1. Thank you for sharing your story Robin with the ICMB community. (Kleenex please!) You are an inspiring momma! Here’s to remembering Beau! Your event is a wonderful celebration of the little angels.

  2. Our family has two sets of footprints (16 weeks and 19 weeks). It’s so important for those who feel they can, to share their stories so others don’t feel alone. Thinking of you and your sweet Beau – love the way you’re honoring him.

    • Thank you Beth! And I am so sorry that I am just now seeing these comments/responses to my post. My heart goes out to you…with 2 sets of footprints, you know the pain, struggle, and longing well. As we prepare for our 2nd Annual event…we’d love for you to join us and honor your angels. XO, Robin

  3. Robin, So sorry of your loss of Beau. My son Liam died at 5 mos. of a form of SMA. My next two pregnancies were interupted because both babies also had SMA. Life is random and precious. Let’s all hug more, laugh more and remember.

  4. Robin,

    Thanks for sharing Beau’s story. Hugs to you and your family. My son Liam died at 5 months of a form of SMA. My next two pregnancies were interupted as both babies also had SMA. Life is random. Hug often. Laugh lots. Thanks for you story.


    • Therese….oh how my heart breaks for you! I am so sorry that I am just now seeing these comments/responses to my post. Your angels are a gift but undoubtedly the journey has been trying. You are so right…hug more…laugh more…live more. Please join us this year at our NFTS event if you are able! XO, Robin

  5. Robin, you are amazing! You are strong, courageous, and so generous. Thank you for working so hard to support all families who have angel babies. So many blessings have come from Beau and will in the future 🙂

    • Katie,

      How did I not see these messages last year?!? Anyway…you know I love you and I so appreciate you and all of the other wonderful people in my support system who help make me who I am…and allow me to give back the way I love to give back. XOXO

  6. My sincerest condolences. Much like your story, I was 16 weeks pregnant with our little angel that went to heaven January 2013. I was 16 weeks and 5 days. All tests and sonos were reading perfect, no abnormalities. We had a scare at 3 months with spotting, but our little angel was kicking and doing little flips every time I had a sono. They found nothing to be wrong, but doctor recommended further testing to be safe. Once again no problems and our little boy was ready to reveal he was a boy, kicking like crazy with hiccups. Then January 1, 2013 was experiencing contractions which after visit to hospital to check on our little angel which they just checked his fetal heart rate was fine, but was contracting still. Released me went home where contractions were stronger and closer together. Could barely eat because started to feel nausea which was pretty much what I had been feeling off and on with this pregnancy so I took a nausea pill. I was able to relax more and contractions stopped. I woke up 4 am on Jannuary 2,2013 with contractions just as strong as they had left off previous night with cramping and scared me to re-visit er. Found out I had uti and needed medicine to and should alleviate contractions. They did sono just to check our little angel and he was as active as ever with hiccups again and we were relieved. But, the saddest part of my husband and my story is the hospital’s staff was supposed to get an ambulance to transport me to womens hospital (across the street) to get me antibiotic. The ambulance service (which was right outside hospital I was in) did not come to get me until 5 hours later. Which by then was told in womens hospital that I had been in full blown labor and would have to deliver our little angel without him having a chance of survival because his lungs weren’t developed. Longest 24 hours of my life yet. We had just bought little outfits for our little angel and had to tell our 3 year old daughter that her little brother got sick and went to heaven. After strength, love and courage our little family presses on and not a day goes by that I don’t think about our little angel.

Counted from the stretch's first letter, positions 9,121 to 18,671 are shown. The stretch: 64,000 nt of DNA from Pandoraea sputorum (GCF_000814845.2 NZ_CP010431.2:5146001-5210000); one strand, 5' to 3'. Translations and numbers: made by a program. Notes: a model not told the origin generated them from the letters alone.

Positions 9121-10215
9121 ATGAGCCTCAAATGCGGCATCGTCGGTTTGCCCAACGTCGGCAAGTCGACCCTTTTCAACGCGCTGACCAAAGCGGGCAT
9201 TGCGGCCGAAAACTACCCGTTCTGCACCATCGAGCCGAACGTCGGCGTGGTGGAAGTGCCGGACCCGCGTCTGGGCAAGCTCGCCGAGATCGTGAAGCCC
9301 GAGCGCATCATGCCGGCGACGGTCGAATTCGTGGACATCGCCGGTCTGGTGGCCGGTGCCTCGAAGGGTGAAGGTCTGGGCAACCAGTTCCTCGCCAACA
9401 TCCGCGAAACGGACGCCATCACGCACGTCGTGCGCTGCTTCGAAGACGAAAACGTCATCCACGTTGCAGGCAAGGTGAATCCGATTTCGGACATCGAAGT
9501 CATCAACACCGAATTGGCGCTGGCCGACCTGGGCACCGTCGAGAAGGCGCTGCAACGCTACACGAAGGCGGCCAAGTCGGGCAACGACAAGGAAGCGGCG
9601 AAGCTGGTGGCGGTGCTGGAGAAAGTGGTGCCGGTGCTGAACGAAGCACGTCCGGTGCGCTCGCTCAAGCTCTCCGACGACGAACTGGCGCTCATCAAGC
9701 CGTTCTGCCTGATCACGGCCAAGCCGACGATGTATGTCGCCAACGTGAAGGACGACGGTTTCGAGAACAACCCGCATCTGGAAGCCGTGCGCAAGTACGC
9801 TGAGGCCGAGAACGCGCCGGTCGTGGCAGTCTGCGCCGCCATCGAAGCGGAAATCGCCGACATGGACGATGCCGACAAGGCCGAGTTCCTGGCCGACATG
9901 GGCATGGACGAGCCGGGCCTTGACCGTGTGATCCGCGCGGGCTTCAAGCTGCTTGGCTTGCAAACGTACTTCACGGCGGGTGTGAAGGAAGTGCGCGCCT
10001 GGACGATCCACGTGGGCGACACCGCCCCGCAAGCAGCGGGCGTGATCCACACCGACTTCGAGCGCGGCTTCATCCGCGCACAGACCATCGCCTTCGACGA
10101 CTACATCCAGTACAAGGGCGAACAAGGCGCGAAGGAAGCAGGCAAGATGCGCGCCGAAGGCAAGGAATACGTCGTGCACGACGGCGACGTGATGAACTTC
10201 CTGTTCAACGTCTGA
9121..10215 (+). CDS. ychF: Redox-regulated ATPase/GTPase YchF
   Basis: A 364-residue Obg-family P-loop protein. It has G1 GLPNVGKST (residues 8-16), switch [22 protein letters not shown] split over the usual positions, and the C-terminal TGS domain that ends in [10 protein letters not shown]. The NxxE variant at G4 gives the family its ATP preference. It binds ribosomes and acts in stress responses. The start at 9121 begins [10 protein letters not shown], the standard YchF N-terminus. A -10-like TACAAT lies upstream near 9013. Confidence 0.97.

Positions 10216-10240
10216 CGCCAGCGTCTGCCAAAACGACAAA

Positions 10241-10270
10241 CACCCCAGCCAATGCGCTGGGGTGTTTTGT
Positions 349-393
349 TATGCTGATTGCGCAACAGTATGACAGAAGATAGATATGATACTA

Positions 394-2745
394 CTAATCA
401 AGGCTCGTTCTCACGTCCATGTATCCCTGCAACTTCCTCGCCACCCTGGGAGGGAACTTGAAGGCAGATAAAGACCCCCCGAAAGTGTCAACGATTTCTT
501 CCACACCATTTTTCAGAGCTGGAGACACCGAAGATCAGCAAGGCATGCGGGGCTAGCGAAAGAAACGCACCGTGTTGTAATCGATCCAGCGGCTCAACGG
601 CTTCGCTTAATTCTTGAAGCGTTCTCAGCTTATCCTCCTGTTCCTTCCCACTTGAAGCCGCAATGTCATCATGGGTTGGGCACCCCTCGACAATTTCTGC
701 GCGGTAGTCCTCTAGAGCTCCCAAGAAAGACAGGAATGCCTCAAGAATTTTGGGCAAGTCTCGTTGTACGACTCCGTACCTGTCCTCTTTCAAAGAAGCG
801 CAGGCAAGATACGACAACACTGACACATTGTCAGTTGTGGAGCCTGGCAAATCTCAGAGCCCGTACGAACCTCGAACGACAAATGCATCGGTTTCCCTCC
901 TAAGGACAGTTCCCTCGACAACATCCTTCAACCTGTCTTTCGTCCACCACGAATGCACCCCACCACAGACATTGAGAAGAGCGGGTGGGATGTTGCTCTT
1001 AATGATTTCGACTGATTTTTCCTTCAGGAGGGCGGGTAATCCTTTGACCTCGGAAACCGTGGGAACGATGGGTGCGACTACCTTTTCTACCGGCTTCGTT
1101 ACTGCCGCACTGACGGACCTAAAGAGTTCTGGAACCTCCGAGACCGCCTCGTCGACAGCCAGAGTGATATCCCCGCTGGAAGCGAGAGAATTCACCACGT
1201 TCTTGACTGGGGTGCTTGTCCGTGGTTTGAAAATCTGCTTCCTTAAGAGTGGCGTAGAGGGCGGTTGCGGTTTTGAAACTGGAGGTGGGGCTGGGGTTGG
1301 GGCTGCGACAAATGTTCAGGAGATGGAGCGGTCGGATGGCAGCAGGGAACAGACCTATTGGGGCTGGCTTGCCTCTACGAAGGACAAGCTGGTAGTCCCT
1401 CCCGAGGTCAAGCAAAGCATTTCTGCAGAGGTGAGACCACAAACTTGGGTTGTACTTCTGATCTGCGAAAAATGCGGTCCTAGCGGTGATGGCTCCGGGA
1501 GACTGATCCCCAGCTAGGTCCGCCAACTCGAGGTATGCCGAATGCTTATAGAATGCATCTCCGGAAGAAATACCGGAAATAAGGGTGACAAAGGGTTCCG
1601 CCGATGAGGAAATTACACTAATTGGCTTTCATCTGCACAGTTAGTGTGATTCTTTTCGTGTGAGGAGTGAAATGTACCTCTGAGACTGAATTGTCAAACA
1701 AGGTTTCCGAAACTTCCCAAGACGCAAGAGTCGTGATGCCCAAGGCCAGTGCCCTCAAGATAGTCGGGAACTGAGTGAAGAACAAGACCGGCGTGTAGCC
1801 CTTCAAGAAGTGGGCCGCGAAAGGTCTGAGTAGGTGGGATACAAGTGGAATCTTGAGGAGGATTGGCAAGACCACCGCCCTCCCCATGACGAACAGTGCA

• Christie,

      First of all, my sincerest apology for not seeing these messages last year!! I read and responded to every single email I received, but I didn’t realize there were messages on my post as well. I’m so sorry. Your story is so similar to ours…and the timing…almost exact. I immediately feel connected to you and would have loved to have walked the journey together – because never ever did we feel so alone as we did in the hours and days surrounding Beau’s diagnosis and departure. I know those hours were your hardest yet.

      If you are ready and interested in celebrating that sweet angel, we’d love for you to join us for our NFTS event this year (Sept 2015). I will be photographing families with their footprints and presenting them with canvases…just as I did last year. Please reach out to me if you are interested. We are not alone! XOXO